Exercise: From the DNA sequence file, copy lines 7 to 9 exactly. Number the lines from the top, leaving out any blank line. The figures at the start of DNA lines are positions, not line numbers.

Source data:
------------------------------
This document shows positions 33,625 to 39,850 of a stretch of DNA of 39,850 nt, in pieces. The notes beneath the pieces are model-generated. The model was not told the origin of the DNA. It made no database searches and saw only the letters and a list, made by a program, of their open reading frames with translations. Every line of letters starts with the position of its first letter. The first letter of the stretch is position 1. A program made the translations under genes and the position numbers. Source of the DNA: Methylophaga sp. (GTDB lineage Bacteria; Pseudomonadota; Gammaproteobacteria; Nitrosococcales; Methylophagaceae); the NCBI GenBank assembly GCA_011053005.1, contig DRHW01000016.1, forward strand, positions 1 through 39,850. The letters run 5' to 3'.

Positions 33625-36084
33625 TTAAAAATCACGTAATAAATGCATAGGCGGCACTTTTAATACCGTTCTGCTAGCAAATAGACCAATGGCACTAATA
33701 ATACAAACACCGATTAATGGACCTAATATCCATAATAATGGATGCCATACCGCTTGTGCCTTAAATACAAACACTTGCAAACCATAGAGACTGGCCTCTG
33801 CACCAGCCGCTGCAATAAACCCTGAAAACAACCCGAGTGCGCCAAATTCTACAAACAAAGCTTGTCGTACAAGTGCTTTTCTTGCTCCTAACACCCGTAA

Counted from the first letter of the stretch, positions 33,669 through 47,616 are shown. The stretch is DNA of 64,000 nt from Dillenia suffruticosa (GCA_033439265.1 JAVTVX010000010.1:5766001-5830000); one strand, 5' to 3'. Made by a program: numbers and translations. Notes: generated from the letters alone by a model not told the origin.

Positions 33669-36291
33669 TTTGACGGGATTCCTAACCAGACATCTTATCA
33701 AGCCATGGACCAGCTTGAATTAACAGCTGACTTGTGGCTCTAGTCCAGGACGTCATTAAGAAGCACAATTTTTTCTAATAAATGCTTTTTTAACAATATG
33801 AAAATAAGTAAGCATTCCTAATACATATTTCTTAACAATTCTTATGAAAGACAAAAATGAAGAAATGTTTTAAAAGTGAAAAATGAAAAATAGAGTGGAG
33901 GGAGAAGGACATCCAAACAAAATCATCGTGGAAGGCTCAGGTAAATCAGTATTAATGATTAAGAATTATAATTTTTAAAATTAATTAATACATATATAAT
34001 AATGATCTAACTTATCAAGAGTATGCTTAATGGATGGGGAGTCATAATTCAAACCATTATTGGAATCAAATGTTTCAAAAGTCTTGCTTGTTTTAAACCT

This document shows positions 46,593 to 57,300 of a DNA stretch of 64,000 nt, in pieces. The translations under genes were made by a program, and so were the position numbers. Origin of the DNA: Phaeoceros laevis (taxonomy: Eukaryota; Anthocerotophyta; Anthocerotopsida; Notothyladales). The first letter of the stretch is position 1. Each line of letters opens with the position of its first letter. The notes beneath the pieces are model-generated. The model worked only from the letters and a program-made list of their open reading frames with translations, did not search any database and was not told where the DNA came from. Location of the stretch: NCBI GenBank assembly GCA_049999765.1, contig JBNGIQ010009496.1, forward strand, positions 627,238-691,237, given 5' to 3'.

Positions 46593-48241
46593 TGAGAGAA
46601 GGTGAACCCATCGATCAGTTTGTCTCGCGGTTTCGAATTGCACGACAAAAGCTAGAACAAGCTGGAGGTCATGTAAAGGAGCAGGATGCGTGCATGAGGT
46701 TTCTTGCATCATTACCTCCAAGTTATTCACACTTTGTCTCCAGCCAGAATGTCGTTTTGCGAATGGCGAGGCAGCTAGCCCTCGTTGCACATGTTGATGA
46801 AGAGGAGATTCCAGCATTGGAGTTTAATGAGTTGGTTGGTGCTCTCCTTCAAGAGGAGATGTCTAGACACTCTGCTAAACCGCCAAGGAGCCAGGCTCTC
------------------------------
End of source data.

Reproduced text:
Positions 33669-36291
33669 TTTGACGGGATTCCTAACCAGACATCTTATCA
33701 AGCCATGGACCAGCTTGAATTAACAGCTGACTTGTGGCTCTAGTCCAGGACGTCATTAAGAAGCACAATTTTTTCTAATAAATGCTTTTTTAACAATATG